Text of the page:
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Safeguard OSH Solutions - Thomson Reuters

Safeguard OSH Solutions - Thomson Reuters



OSH Tracker

Department of Labour v Truck Farms Ltd (DC, 08/04/10)

OSH Tracker

Defendant:
Truck Farms Ltd
Truck Farms Ltd was fined $45,000 and ordered to pay reparations of $25,000 under sections 6 and 26 of the HSE Act after an employee was hurt while dismantling a heavy motor vehicle. He was working on a bus when it rolled off two wheel rims. Among his injuries were a broken pelvis and a split kidney which led to acute renal failure. He also had cognitive and memory problems, and spent nine weeks in residential rehabilitation unit. He had been working for the company for about 20 years after emigrating form Fiji, and had little understanding of spoken or written English. He had received limited or no training on safety. The DoL said the company had failed to identify the hazard of raised vehicles, develop safe procedures to support vehicles, ensure the processes were understood and implemented by employees (Manukau DC, April 8, 2010). 
Industry:
Transport and Storage
Sub-Industry:
Services to Transport
Risk:
Vehicle - road (eg truck, car, bus)
Harm:
Injury
Penalty Amount:
$70000.00
Reparation Amount:
$25000.00
Appeared in Safeguard issue 122

Judgment Text

DECISION OF JUDGE E O K BLAIKIE 
Judge E O K Blaikie
Introduction 
[1]
The defendant has pleaded guilty to two charges, the first under s 6 and s 50(1)(a) of the Health and Safety in Employment Act 1992. The second charge is pursuant to s 26(1) and s 50(1)(b) of the Health and Safety in Employment Act 1992 (the Act). The defendants have pleaded guilty to both charges.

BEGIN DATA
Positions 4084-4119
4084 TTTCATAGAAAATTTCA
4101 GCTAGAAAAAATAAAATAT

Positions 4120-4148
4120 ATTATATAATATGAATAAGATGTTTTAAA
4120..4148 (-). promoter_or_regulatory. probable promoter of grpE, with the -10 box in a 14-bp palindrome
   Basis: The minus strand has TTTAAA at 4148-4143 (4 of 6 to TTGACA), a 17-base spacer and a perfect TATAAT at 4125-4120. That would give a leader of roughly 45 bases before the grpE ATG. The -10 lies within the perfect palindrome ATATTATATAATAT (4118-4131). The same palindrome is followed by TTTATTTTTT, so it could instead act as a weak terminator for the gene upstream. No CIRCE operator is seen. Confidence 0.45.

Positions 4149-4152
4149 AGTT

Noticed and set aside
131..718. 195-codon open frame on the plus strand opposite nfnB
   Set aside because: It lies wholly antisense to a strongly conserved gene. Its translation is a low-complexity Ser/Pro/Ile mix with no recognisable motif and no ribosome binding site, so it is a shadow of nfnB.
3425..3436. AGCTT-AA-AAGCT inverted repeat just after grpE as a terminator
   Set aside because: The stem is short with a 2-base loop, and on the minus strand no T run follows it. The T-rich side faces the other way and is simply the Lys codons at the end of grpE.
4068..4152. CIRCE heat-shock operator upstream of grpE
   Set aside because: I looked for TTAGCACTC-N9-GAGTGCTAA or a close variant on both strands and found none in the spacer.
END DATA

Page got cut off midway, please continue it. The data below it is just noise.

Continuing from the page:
[2]
The informations were laid on 26 August 2009 and pleas of guilty were notified pursuant to a consent memorandum, dated 12 August 2009. 
[3]
Counsel for the defendant raised a jurisdiction issue and there were two interlocutory hearings when adjournments were granted. The jurisdiction argument was scheduled to be dealt with on 17 March 2010, for a half-day, but this issue was vacated when counsel indicated, by way of memorandum dated 10 March 2010, that the jurisdiction issue had been resolved and the 17 March fixture time would be utilised for sentencing purposes. 
[4]
The Court has received succinct and helpful written submissions from both counsel. I record my appreciation to them, having particular regard to the manner in which the sentencing process has taken place. I indicated in open Court to counsel and the parties the views I had reached regarding quantum of financial penalty and reparation and indicated, at that time, that brief reasons would be provided. The limited time available to me meant this approach being adopted rather than further delays in sentencing. 
Authorities Considered 
[5]
In their helpful submissions, counsel provided an array of relevant authorities. I record the following as being significant in this case: 
a)
Department of Labour v Hanham and Philp Contractors Ltd and Others (unreported), 18 December 2008, CRI-2008-409-000002
b)
Central Cranes Ltd v Department of Labour (1997) 3 NZLR
c)
Department of Labour v Boothby Contractors Ltd and Others (unreported), DC Tauranga, CRI-2206-070-87-3353-354
d)
R v Raymond Everest Hessell (2009) NZCA 450 and 
e)
AFFCO New Zealand Ltd v Department of Labour (unreported), 17 September 2008, Wellington HC, CRI-2008-483-12 (Gendall J)